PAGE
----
Ecuadorians seek Chevron assets in Canada


A protracted fight over Amazon oilfield pollution reached Canada’s Supreme Court this month, with attorneys for oil giant Chevron seeking to block enforcement in Canada of a US$9.5 billion judgment that rainforest residents won against the company in Ecuador.

The dispute, aired in Canada’s high court on Dec. 11, pits the principle of limited liability between parent corporations and their subsidiaries against those of access to justice and the right to effective remedy. Lawyers for Chevron and Chevron Canada want the high court to find that Ontario’s Superior Court of Justice lacks jurisdiction to weigh a bid by the Ecuadorians, in seeking enforcement of the judgment, to seize assets from Chevron’s Canadian subsidiary. But the Ecuadorians’ attorneys contend that since Chevron has no presence in Ecuador, its assets elsewhere are fair game.

Chevron Canada attorney Benjamin Zarnett described his company as a “seventh-level indirect subsidiary” legally separate from Chevron. “There is no arguable case to treat its assets as available to meet the liability of Chevron Corp. under the Ecuadorian judgment…Even if it were correct that Ontario had jurisdiction, that’s not a connection to the legally separate and uninvolved Chevron Canada.”

Argued Chevron Corp. Counsel Clarke Hunter: “[T]here are no [Chevron Corp.] assets here and there never will be, and embarking on adjudication of the validity of this judgment [against Chevron] is an exercise in futility.”

“Piercing the corporate veil”

Alan Lenczner, counsel for the Ecuadorians, acknowledged for his part that Chevron Canada has no direct connection to Ecuador, but said the Ontario court has jurisdiction over Chevron Canada, which, in turn, is an asset of Chevron Corp. By “piercing the corporate veil,” Lenczner said at the hearing, its assets could be seized. He added that in any event, the question of whether Chevron Corp. has assets in Ontario ought to be looked at once the matter of jurisdiction is settled. “They may have assets in this province,” Lenczner said. “They may get assets in other provinces... I don’t think futility is an answer at this stage to this case. ”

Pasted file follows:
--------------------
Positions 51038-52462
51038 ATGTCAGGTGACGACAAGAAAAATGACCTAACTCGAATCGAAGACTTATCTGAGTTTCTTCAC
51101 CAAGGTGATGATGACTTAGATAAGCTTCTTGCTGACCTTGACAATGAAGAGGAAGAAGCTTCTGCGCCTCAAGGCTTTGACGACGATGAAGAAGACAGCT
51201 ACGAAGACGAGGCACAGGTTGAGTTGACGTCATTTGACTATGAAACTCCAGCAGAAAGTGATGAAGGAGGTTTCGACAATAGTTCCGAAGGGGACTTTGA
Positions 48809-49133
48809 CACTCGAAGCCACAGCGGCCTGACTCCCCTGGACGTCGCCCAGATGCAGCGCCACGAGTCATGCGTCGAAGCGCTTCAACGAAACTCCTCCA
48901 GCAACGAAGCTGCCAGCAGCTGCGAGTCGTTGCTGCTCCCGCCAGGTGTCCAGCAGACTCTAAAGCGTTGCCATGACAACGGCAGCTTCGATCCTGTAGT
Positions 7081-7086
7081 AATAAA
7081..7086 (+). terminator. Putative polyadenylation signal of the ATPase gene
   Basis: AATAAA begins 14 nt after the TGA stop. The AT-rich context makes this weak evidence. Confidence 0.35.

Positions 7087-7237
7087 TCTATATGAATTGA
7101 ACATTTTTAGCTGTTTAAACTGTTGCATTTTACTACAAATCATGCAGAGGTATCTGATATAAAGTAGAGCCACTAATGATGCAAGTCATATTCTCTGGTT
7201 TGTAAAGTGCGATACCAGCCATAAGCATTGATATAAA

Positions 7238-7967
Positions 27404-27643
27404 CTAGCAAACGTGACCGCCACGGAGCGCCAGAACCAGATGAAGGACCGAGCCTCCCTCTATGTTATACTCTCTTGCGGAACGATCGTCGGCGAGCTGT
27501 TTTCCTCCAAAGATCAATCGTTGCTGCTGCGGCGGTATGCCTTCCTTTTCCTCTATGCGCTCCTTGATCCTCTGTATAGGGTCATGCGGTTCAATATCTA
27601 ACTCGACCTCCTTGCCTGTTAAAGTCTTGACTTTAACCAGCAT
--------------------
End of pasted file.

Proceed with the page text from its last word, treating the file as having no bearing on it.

Prompting the litigation here is an effort by Ecuadorian rainforest residents to enforce a damage award they won after prevailing against Chevron in a landmark pollution suit in 2011. The total award reached $19 billion, but was cut to $9.5 billion on appeal in 2013.

Chevron never produced oil in Ecuador, but became the defendant in the suit in 2001 after acquiring Texaco. Texaco’s Ecuadorian subsidiary, Texpet, was accused of causing extensive pollution in the Ecuadorian Amazon from 1963 to 1972.

Even before the Ecuadorian trial ended, Chevron challenged the proceedings in U.S. federal court, charging plaintiffs’ attorneys had sought to bribe court officials and had parts of the judgment ghostwritten. Last March, Chevron won a U.S. District Court verdict that the suit overseen by the lead plaintiffs’ attorney, Steven Donziger of New York, amounted to an extortion scheme.

Donziger has appealed the decision, drawing support in an amicus brief from 36 international legal scholars who criticize the ruling as a violation of “the international legal obligation of the United States not to intervene in the domestic and legal affairs of other states.” Since Chevron has no assets in Ecuador, attorneys for the Ecuadorians have worked to collect the $9.5 billion award through asset-seizure proceedings in Argentina, Brazil and Canada.

In 2011, the Ecuadorians began proceedings in Ontario but jurisdiction was initially denied. That ruling was overturned in Dec. 2013 on appeal to the Ontario Superior Court, prompting Chevron, in turn, to lodge an appeal with the Supreme Court of Canada.

Canadian litigation key

Donziger, who attended the hearing, said afterward that even if his clients win in Brazil, Chevron assets there would not come near the $9.5 billion owed. In Argentina, he says, the case has met with government interference, making the Canadian litigation key. “There are two actions to be taken here: first is the matter of jurisdiction,” Donziger said. “Once this is declared enforceable in Canada, we can start a second action [in the Ontario court] to seize assets. And even if the court argues we can’t get assets in Canada we could register that [first decision] and get assets from other countries.” The Ecuadorians are blocked from asset seizure in the United States.

The Justice and Corporate Accountability Project (JCAP), an intervener for the Ecuadorians comprising the University of Toronto Faculty of Law, MiningWatch Canada and the Canadian Centre for International Justice, also took part in the hearing. JCAP argued transnational corporations should be treated in a way that does not block access to justice or remedies.

The Canadian Bar Association had initially planned to intervene in support of Chevron, but reversed its decision to do so in October. The about-face came after Canadian media reported that the law firm that had prepared the factum for free and initiated the intervention does work for Chevron in Canada.

- Celeste Mackenzie

Clarke Hunter
Senior Partner
Counsel for Chevron
Norton Rose Fulbright
Calgary, Alberta, Canada
Tel: (403) 267.8292
Benjamin Zarnett
Counsel for Chevron Canada
Toronto, Ontario, Canada
Tel: (416) 597-4204
Documents & Resources
  1. Webcast of Supreme Court of Canada Dec. 11 hearing: Link

  2. Court documents for Supreme Court of Canada hearing: Link

  3. Justice and Corporate Accountability Project (JCAP) Link